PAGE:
Monday, September 19, 2016

Our First Critique: FORGED

Yes, we are still writing our book. In fact, our precious baby is currently in the hands of a very talented and very generous editor, Alyssa Archer. We found her through the podcast, Writership, where she and Leslie Watts critique, advise and cheer on emerging authors like us.

Last year, after some feedback from writerly folks, we decided to re-write the book as Young Adult rather than adult/new adult fiction. Then, as many of you know, Holly had a medical set back that took her off the project for close to eight months. But the rewriting commenced this spring and we are in the process of developing book two and preparing to pitch the series once we get it back from Alyssa. Quite a process, yes, but we are determined.

If you're at all interested in hearing how things are going, please enjoy this 30-minute podcast where OUR WORDS actually come to life and our first chapter is read/critiqued. Friends, you have been so encouraging and we appreciate all of the good thoughts directed our way. Never give up your dreams...we believe in YOU too!

Happy listening! WRITERSHIP, Episode 62: FORGED {J}

Sunday, September 11, 2016

Fall Reading (Or Should I Say, Re-Reading?

The best way to fill up my soul and tap into my creative bank is to READ. Getting lost in the pages of a story and the lives of the characters is purely, magically restorative. My current to-read list is extensive but something about the season of Autumn, makes me long to RE-READ. (My book club friends can attest to my serial re-reading habit...I know it's a little nutty.)

So if you are in need of a good place to get lost, look no further. The list below is tried and true, I promise.

1. Gone With the Wind by Margaret Mitchell

"No, I don’t think I will kiss you, although you need kissing, badly. That’s what’s wrong with you. You should be kissed and often, by someone who knows what he’s doing."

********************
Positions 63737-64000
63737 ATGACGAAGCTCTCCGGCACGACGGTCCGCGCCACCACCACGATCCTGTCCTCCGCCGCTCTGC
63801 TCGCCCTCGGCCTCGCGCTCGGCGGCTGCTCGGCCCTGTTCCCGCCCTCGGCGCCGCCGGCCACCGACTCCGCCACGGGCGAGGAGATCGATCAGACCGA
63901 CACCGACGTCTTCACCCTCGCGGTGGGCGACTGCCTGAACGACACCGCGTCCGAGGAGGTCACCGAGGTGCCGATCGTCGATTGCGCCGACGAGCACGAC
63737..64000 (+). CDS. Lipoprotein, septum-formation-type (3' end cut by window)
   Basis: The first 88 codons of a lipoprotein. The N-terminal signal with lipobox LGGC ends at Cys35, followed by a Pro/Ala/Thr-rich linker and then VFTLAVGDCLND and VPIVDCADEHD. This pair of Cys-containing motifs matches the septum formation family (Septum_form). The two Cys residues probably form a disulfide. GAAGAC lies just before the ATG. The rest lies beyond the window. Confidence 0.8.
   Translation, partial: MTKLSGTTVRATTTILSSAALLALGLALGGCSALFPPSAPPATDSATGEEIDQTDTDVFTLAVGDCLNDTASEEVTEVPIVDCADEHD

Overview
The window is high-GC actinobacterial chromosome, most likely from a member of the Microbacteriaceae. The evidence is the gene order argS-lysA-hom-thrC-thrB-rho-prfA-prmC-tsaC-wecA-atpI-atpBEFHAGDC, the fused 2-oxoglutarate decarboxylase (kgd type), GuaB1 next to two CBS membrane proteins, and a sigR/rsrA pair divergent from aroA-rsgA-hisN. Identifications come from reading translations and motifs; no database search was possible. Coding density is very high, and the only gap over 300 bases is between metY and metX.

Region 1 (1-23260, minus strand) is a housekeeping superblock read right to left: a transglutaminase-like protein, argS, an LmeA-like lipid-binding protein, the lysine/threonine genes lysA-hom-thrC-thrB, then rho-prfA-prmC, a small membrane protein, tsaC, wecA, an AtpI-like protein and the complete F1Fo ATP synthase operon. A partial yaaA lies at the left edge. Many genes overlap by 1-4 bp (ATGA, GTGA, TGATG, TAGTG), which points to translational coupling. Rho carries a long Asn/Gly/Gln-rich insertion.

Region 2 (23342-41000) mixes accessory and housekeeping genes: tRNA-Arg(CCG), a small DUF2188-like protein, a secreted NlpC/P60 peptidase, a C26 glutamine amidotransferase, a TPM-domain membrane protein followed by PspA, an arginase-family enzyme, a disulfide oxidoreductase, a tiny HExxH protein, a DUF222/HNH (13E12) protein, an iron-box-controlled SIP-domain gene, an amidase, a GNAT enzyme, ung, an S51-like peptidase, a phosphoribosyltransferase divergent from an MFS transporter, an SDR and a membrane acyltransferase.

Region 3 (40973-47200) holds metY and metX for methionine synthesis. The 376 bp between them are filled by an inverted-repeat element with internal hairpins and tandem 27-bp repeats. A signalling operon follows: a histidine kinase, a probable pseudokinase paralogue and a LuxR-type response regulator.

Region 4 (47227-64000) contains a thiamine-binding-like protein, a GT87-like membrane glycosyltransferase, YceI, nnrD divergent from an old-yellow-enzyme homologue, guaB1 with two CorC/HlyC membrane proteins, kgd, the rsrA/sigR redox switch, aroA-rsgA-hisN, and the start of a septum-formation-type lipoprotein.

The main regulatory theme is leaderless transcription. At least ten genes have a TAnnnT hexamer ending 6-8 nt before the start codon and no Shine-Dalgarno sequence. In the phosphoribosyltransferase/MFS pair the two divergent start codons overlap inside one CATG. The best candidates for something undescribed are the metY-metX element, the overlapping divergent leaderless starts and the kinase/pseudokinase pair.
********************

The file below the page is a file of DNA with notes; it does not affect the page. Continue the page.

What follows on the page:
2. Redeeming Love by Francine Rivers

“...my love isn't a weapon, it's a lifeline, reach out and take hold, and don't let go!"

3. Snow Flower and the Secret Fan by Lisa See

“Read a thousand books, and your words will flow like a river.”

4. Harry Potter - the whole AMAZING series by J.K. Rowling

“There are all kinds of courage,” said Dumbledore, smiling. “It takes a great deal of bravery to stand up to our enemies, but just as much to stand up to our friends.” –The Sorcerer’s Stone

5. The Shack by William P. Young

“Don't ever discount the wonder of your tears. They can be healing waters and a stream of joy. Sometimes they are the best words the heart can speak.”

6. Beloved by Toni Morrison

“Sweet, crazy conversations full of half sentences, daydreams and misunderstandings more thrilling than understanding could ever be.

7. Outlander by Diana Gabaldon - I recommend the book series and the Starz miniseries

“Oh, aye, Sassenach. I am your master . . . and you're mine. Seems I canna possess your soul without losing my own.”

8. The Chronicles of Narnia box set by C.S. Lewis

“Once a king or queen of Narnia, always a king or queen of Narnia.”

9. The Twilight Saga by Stephenie Meyer (Don't judge...they're a GREAT escape!

"No measure of time with you will be long enough. But we'll start with forever."

10. Pillars of the Earth and sequel World Without End by Ken Follett

“Nevertheless, the book gave Jack a feeling he had never had before, that the past was like a story, in which one thing led to another, and the world was not a boundless mystery, but a finite thing that could be comprehended.”

Okay, so these are not in any particular order and I have several others that I've read more than once, some classics, some not-so-classic, but all of them have inspired me on my own writing journey.

I hope there's something here that you can enjoy. Have you ever read a book more than once? Do share...